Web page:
OPINION 445
May 1987

Question Presented

May an attorney who is "of counsel" to a partnership comprised of two partners, represent a former client of the partnership in litigation against the two partners arising out of a commercial venture between the client and the two partners?

Factual Background

Lawyer A and Lawyer B are partners. Lawyer A has represented the client on a number of matters. Lawyers A and B are also partners with the client in a commercial venture. Lawyers A and B recommend that the client employ Lawyer C to represent the client in certain litigation not related to the commercial venture and Lawyer C becomes "of counsel," to Lawyers A and B. The "of counsel" designation appears on the legal stationery of Lawyers A and B.

The client and Lawyers A and B have a dispute with regard to their commercial partnership which results in the client filing a suit against Lawyers A and B and their other partners, claiming that the client had been wrongfully ejected from the commercial partnership. Upon filing of that suit by the client, Lawyer A withdrew from all legal representation of the client.

The client desires that Lawyer C (who is still "of counsel" to Lawyers A and B) continue representing the client in the pending litigation, including (a) suits to which Lawyers A and B are not a party and have no personal interest, and (b) the suit against Lawyers A and B and their other partners over the ejectment of the client from their commercial partnership.

Discussion

Two issues are presented by the inquiry. The first issue, which relates to Lawyer C continuing to represent the client in the pending litigation in which Lawyers A and B are not parties, poses no serious ethical problem if the client is fully informed as to and understands Lawyer C's "of counsel" relationship with Lawyers A and B. This assumes, of course, that Lawyers A, B and C have no interest in that litigation that is adverse to the interest of the client.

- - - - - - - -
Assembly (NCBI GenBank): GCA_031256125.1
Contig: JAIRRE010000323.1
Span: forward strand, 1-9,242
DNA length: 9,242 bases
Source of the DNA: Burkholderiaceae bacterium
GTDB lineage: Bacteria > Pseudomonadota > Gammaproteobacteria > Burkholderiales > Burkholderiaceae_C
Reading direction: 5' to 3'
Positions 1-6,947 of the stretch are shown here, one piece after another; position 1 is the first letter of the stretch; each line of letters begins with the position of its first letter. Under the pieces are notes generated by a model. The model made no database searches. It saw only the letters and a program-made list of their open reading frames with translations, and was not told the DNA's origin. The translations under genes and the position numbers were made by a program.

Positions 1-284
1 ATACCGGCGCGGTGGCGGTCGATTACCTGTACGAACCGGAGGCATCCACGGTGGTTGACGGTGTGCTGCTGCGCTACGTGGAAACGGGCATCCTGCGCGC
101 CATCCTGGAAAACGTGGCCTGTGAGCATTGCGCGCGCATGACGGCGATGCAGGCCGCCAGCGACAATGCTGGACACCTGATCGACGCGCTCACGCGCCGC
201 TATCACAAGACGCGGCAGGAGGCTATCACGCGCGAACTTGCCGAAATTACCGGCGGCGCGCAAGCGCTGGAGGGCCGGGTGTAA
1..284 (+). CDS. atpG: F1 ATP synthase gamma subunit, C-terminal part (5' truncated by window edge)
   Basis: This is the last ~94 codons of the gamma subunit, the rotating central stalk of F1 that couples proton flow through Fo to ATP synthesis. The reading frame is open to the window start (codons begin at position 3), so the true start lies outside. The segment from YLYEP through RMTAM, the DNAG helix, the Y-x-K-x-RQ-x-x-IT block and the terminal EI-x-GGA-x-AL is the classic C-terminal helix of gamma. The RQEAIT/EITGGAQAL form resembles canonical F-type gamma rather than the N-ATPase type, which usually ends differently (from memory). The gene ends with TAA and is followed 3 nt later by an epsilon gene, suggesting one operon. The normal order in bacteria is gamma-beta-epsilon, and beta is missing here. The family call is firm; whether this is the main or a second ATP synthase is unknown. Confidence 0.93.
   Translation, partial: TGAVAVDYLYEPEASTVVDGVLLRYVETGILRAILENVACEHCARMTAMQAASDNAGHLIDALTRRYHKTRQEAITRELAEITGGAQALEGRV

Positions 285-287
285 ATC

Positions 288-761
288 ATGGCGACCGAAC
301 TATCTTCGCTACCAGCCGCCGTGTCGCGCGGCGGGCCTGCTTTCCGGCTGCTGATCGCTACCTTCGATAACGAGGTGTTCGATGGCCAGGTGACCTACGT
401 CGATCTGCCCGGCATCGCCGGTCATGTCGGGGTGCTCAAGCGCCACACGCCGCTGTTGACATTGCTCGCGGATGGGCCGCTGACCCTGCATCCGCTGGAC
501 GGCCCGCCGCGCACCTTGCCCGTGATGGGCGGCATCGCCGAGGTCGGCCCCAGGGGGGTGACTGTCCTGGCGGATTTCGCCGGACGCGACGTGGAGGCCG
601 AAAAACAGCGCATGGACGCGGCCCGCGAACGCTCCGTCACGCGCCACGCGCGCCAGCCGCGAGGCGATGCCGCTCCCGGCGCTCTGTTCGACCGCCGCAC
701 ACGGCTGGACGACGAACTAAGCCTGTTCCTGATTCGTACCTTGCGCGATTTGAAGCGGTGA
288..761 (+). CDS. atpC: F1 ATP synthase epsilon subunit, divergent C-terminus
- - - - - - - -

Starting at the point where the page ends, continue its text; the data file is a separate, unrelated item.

The second issue, as to whether Lawyer C may represent the client in the litigation in which Lawyers A and B are parties, is entirely different and involves several considerations.

Lawyer C should decline employment in the suit against Lawyers A and B if the exercise of his independent professional judgment in behalf of the client will be or is likely to be affected by the acceptance of such employment. DR 5-105(A). Although DR 5-105(C) allows a lawyer to represent multiple clients if it is obvious that he can adequately represent the interest of each and if each client consents to the representation after full disclosure of the possible effect of such representation on the exercise of his independent professional judgment on behalf of each, it does not, in our opinion, allow Lawyer C to represent the client in the suit against Lawyers A and B even if Lawyers A and B are characterized as "clients" of Lawyer C.

Clearly, Lawyer C could not represent the client in a suit against Lawyers A and B if Lawyer C was their partner. The "of counsel" relationship is defined in
Opinion 402 (1982). In the minds of the public, Lawyer C would undoubtedly be thought of as a member of the law firm of Lawyers A and B. Public confidence in law and lawyers may be eroded by Lawyer C representing the client in the suit against Lawyers A and B, see CC92.

In our opinion, Lawyer C is a lawyer in or an associate of the firm with Lawyers A and B, within the meaning of the Disciplinary Rules. Lawyer A is clearly disqualified to represent the client in the suit against Lawyers A and B. As a lawyer in or an associate of the firm, Lawyer C is disqualified. DR 5-105(D). Additionally, Lawyer C should not accept employment because DR 5-101(B) provides that a lawyer shall not accept employment in contemplated or pending litigation if he knows or it is obvious that he or a lawyer in his firm ought to be called as a witness. In the suit over the Lawyer A and B's ejectment of the client from their commercial partnership, Lawyers A and B are likely to be called as witnesses.

Conclusion

It would be unethical for an attorney who is "of counsel" to a law partnership, and who is publicly identified as such, to accept employment by a former client in a suit against the partners in that law firm.